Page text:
(England, Australia 07 Feb 1912–29 Jun 1981)
- Not on display
- Further information
Russell Drysdale was a gifted draughtsman, and drew continually, developing his powers of observation and capturing his subjects in numerous variations. The 1940s saw his interests broaden to encompass aspects of Surrealism, as well as the work of Picasso, Modigliani and Henry Moore, which in turn informed Drysdale's renowned paintings of the Australian landscape; these works were to confirm his reputation as a major Australian artist. His work always remained centred on his sympathy for ordinary people and everyday experience.
This drawing was made in 1941 or 1942 from memory. Drysdale had attended a party, and saw a woman leaning back into an armchair, a cigarette between her lips. 'I remember being struck with the pose and did think of painting it but never got round to it. I gave it to Sydney Ure Smith because he liked it so much' [as related to Daniel Thomas, AGNSW, by the artist]. Sydney Ure Smith (1887-1949) was an artist, publisher, collector and friend to many artists, including Drysdale.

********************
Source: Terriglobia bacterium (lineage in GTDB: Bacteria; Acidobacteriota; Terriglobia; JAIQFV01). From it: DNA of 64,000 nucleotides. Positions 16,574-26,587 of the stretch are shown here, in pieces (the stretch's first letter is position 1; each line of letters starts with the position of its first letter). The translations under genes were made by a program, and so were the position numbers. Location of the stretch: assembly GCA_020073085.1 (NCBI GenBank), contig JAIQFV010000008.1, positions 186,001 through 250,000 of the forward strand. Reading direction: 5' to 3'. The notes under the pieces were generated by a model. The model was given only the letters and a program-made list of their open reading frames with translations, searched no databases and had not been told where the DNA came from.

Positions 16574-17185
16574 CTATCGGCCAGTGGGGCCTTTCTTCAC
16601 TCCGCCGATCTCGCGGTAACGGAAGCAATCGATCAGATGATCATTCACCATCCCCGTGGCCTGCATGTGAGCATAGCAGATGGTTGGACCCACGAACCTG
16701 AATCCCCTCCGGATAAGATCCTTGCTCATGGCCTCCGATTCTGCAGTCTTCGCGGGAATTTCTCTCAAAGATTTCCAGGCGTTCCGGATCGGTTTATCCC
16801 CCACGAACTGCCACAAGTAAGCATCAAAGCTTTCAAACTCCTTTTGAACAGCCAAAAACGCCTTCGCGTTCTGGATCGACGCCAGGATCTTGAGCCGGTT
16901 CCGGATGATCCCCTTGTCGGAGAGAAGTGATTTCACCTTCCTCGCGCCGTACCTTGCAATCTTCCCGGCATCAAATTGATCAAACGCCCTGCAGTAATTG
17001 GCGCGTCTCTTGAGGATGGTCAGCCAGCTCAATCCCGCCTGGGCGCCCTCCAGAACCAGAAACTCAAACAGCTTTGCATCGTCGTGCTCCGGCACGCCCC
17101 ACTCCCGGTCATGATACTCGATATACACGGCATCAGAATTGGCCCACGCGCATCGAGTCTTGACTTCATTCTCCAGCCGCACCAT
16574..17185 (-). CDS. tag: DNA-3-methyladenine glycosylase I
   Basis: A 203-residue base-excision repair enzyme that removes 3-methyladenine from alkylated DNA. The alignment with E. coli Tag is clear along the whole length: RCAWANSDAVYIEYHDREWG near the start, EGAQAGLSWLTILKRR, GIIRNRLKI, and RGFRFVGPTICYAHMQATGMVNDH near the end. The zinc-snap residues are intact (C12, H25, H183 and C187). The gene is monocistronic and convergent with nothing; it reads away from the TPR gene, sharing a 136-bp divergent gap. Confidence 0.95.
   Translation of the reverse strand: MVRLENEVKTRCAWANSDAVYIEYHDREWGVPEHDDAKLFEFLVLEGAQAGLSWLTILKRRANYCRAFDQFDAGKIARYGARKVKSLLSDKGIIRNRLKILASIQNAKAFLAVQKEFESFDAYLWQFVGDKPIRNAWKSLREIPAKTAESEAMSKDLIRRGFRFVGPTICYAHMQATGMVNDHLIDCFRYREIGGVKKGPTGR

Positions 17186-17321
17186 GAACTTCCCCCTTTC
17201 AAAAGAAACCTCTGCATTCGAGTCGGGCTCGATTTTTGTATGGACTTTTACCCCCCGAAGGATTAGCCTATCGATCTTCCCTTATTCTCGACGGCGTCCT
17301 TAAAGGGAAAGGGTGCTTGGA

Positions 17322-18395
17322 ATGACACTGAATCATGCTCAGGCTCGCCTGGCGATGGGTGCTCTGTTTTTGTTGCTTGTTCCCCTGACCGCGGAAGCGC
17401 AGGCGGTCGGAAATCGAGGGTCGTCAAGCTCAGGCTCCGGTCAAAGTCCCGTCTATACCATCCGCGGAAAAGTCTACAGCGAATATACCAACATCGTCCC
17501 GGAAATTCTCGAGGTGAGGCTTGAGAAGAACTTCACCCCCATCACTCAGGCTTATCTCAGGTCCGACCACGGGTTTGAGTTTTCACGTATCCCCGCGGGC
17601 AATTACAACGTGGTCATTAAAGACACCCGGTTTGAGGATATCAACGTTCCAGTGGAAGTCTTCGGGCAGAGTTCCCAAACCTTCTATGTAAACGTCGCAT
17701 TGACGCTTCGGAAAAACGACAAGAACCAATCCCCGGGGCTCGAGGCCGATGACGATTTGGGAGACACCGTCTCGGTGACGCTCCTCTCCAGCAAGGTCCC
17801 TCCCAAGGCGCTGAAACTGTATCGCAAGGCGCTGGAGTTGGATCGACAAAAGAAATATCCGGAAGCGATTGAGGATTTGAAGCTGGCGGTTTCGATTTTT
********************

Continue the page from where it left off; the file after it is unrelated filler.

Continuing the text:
© Australian Art Department, Art Gallery of New South Wales, 2004
- Place of origin
New South Wales,
- (circa 1941)
- pen and black ink, dry brush and brown ink on paper
- 28.2 x 38.4cm sheet
- Signature & date
- Signed l.r., pen and ink "Russell Drysdale". Not dated.
- Purchased 1964
- Accession number
- © Russell Drysdale Estate